Fibromatosis is a cellular spindle cell lesion that may mimic dilemma of other spindle cell lesions, thus many tools should be available for differentiation including immunohistochemical markers. Nuclear beta catenin is a well known diagnostic marker for fibromatosis but with limited specificity and frequent background stain. Calretinin is an intracellular calcium binding protein that is found to be expressed in many cell types.
Evaluate the expression of calretinin in abdominal wall and intra-abdominal types fibromatosis as well as other mimic spindle cell lesions in a trial to improve the diagnostic accuracy of deep fibromatosis when other spindle cell lesions are suspected.
The study included 20 desmoid cases (abdominal wall fibromatosis) along with 7 cases of intra-abdominal mesenteric fibromatosis and other spindle cell lesions including 11 MPNST (malignant peripheral nerve sheath tumor) cases, 15 cases LMS (leiomyosarcoma), 5 cases synovial sarcoma, 9 cases SFT (solitary fibrous tumor), 19 cases GIST (gastrointestinal stromal tumor), 12 cases Schwannoma and 13 cases neurofibroma which were retracted from the pathology files at Ain Shams University Hospitals with revision of all their available clinical data and available stained sections and then subjected to calretinin immunostain.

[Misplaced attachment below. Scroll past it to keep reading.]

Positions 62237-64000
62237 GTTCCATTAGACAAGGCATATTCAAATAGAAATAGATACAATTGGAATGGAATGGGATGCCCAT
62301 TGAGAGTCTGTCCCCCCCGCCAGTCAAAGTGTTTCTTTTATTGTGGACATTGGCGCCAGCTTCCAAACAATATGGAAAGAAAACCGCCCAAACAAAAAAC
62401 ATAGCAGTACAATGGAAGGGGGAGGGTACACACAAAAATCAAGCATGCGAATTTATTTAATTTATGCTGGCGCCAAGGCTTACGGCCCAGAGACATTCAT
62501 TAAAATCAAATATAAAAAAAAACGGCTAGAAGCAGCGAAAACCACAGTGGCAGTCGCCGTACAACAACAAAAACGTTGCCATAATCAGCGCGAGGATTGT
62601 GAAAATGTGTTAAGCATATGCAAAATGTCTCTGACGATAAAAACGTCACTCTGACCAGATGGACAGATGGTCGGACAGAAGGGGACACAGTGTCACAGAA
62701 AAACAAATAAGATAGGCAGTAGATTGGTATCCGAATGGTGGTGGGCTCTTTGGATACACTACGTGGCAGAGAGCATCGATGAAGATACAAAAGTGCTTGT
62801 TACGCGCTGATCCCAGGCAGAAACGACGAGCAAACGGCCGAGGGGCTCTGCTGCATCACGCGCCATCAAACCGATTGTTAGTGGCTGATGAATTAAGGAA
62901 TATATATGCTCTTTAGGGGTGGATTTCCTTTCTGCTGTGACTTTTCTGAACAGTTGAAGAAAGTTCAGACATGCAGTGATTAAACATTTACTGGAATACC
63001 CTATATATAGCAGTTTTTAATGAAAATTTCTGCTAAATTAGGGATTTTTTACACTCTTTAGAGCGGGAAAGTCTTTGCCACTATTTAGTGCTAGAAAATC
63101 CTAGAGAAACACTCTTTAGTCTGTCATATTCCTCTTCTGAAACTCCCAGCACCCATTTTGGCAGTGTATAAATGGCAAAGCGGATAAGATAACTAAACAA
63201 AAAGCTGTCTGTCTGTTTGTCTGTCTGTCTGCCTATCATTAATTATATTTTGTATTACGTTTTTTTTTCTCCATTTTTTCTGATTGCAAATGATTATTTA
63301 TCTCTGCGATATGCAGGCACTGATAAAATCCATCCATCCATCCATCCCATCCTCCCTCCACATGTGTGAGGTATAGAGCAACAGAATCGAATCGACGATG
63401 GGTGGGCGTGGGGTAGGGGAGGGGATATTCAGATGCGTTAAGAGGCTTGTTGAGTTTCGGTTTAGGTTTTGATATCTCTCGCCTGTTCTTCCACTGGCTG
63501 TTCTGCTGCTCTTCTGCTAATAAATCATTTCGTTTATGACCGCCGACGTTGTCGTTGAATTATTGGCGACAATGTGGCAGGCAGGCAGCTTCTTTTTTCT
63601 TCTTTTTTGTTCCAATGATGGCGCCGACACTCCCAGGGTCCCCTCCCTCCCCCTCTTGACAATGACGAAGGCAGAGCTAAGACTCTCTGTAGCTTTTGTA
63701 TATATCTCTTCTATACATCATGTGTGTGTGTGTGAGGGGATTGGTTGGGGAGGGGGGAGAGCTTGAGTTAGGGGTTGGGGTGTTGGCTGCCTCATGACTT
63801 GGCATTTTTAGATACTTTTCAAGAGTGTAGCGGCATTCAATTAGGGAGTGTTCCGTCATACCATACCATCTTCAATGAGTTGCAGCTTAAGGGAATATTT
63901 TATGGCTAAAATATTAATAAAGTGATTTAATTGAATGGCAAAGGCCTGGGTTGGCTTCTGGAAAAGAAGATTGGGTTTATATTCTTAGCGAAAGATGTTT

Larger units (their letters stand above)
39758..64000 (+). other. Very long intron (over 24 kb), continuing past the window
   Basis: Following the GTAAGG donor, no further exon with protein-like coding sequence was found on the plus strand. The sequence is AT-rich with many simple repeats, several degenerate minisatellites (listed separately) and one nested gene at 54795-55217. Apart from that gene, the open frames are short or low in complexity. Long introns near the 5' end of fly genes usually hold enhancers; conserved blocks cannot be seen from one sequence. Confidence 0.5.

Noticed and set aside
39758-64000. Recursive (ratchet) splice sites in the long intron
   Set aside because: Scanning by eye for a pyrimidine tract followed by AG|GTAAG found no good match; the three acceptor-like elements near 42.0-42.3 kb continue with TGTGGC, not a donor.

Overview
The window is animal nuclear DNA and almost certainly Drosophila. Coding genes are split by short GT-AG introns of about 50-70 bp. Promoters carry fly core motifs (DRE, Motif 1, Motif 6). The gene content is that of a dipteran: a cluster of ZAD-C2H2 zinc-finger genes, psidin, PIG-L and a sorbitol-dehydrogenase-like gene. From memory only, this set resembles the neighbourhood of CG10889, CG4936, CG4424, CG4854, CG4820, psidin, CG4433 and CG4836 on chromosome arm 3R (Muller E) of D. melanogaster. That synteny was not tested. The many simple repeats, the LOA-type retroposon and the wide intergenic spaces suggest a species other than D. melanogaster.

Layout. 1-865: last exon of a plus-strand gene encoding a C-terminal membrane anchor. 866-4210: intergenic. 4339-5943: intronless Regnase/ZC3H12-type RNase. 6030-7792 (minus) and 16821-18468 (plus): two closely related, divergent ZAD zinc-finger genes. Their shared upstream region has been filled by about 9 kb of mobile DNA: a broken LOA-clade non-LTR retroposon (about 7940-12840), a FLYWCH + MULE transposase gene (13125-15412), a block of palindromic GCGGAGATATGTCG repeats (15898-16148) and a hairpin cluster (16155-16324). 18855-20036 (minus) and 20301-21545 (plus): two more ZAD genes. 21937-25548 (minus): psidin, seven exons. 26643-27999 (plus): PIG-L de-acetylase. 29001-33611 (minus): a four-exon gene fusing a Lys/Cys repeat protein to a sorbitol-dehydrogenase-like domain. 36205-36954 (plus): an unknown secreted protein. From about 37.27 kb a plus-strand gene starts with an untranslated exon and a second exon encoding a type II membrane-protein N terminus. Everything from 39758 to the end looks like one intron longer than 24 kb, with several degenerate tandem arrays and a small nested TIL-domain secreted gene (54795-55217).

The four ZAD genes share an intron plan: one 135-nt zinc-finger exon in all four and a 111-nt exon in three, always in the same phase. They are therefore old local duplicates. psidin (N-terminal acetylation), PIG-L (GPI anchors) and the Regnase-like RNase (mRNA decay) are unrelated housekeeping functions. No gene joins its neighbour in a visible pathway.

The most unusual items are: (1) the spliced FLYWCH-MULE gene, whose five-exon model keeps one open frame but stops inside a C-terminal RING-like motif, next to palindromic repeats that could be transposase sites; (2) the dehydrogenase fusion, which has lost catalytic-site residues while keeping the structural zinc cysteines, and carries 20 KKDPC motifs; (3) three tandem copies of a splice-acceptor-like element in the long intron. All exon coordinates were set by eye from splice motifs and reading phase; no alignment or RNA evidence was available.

Calretinin immunohistochemical expression was positive in 85.1% of deep fibromatosis cases including cases of desmoid tumor (18/20) and mesenteric fibromatosis (5/7) (48.1% patchy and 37% diffuse), 33.3% of LMS were presented by diffuse staining, 83.3% of schwannoma were presented by patchy staining. While all cases (100%) of MPNST, synovial sarcoma, SFT and GIST were negative for calretinin. Sensitivity was 85.2% and specificity 80.9% with positive predictive value 59% and negative predictive value 94%.